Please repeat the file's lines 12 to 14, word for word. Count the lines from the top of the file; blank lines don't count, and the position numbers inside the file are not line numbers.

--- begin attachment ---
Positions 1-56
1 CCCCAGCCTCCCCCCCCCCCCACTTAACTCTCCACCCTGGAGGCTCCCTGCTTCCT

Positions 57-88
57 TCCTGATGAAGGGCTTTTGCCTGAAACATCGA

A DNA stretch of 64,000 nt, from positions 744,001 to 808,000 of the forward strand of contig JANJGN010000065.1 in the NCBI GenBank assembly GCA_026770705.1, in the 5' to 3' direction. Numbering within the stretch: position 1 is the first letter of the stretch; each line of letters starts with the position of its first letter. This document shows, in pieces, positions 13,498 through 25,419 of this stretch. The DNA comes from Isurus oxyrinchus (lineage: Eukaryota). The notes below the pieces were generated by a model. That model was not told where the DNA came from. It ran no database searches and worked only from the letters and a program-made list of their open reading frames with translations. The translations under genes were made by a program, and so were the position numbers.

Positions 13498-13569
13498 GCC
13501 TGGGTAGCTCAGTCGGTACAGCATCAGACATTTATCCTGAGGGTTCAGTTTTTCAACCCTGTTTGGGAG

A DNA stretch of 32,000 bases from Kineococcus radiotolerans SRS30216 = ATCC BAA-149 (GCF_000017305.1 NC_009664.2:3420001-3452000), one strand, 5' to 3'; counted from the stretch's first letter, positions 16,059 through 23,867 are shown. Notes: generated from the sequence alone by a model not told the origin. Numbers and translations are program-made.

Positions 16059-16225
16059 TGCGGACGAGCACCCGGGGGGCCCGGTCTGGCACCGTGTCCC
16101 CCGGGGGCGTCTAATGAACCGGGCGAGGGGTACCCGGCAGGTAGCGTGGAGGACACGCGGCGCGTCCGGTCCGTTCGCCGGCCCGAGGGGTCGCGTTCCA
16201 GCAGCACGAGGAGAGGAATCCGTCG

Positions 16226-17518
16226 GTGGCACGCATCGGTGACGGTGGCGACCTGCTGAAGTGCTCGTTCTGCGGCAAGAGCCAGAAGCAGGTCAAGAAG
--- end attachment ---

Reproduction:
16101 CCGGGGGCGTCTAATGAACCGGGCGAGGGGTACCCGGCAGGTAGCGTGGAGGACACGCGGCGCGTCCGGTCCGTTCGCCGGCCCGAGGGGTCGCGTTCCA
16201 GCAGCACGAGGAGAGGAATCCGTCG

Positions 16226-17518